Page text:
Why do we need mocking frameworks like Easymock , JMock or Mockito?
Posted On 2011年12月16日
Question: 为什么必须要使用mocking 框架呢？我们完全可以手动来写一个mock 类。
We use hand written stubs in our unit tests and I’m exploring the need for a Mock framework like EasyMock or Mockito in our project.
I do not find a compelling reason for switching to Mocking frameworks from hand written stubs.
Can anyone please answer why one would opt for mocking frameworks when they are already doing unit tests using hand written mocks/stubs.
The simple answer is we do not need them.
Nor do we need other existing frameworks, but using Mocking frameworks makes our lives easier. As developers we can spend more time on the problem at hand, rather than creating or carrying out what mocking frameworks can do.
“I do not find a compelling reason for switching to Mocking frameworks from hand written stubs.”
I was exactly the same. Why should I bother learning a mocking framework? Hand written stubs do fine.
A few points come to mind, mainly the fact that after a while your tests become obscure with test stubs. What you are refering to when using hand written stubs are known as test extensions. You extend code to enable what mocking frameworks do. In other words you write code to stub, or return values depending on what happens. This takes time, and effort. Not to mention space. A mocking framework can do all this in a matter of lines.
The benefits of a mocking framework are:
- Easier (subjective, but after a while you will not write hand written implementations)
- Less Code (frameworks allow you to create a mock in a matter of lines, rather than full class declarations)
- Follows DRY (you won’t end up repeating mock implementations)
The biggest benefit comes to when you require mock objects. Having to hand write code to check if a method was called, how many times and so forth is a mini task in itself. If someone else has done so, and created a throughly tested, well documented framework, it wouldn’t make sense not to use it. Just like any framework, you can go along fine without it, but sometimes using the right tool makes the job a lot easier.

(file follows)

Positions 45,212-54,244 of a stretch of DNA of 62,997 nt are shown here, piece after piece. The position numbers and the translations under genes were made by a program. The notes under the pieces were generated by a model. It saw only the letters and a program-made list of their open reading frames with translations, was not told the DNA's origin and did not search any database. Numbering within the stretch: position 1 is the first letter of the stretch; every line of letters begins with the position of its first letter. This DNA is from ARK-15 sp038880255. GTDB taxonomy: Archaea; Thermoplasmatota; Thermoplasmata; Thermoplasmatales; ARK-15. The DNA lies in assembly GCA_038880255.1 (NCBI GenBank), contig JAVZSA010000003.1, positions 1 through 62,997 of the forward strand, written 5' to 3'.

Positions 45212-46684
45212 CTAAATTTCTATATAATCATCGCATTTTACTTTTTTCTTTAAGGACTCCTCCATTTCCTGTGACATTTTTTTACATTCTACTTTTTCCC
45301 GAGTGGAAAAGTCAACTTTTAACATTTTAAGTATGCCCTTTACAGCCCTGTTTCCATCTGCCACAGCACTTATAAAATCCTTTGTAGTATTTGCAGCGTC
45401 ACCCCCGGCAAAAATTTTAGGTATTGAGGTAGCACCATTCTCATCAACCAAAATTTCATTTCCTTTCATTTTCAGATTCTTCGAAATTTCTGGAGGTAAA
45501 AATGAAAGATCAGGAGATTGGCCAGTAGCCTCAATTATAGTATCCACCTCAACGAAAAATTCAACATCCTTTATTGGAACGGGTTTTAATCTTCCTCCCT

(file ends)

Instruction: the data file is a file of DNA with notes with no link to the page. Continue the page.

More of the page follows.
You might want to read Martin Fowler’s Mocks Aren’t Stubs article. The basic difference is this:
- A stub’s job is to return known results to all calls
- A mock additionally expects calls to come in a specific order, with specific parameters, and will throw an exception when these expectations are not met.
There are some error condition that cannot be tested for with stubs. On the other hand, tests using mocks are often much less stable.
While stubs can be written manually with reasonable effort, Mocks would require far more work. And a good mocking framework can make writing stubs faster and easier as well.
Just like every other developer I find myself writing code instead of using the existing solution – the “not invented here” syndrome.
Your question suggest that you prefer to write the classes you need to fake/mock twice instead of use a framework that would do that for you. Using a mocking framework frees you from needing to write, refactor and update your hand rolled mocks whenever you change the faked object.
In other words using a mocking framework is just like any other 3rd party library e.g. ORM – someone else wrote the code so you don’t have to.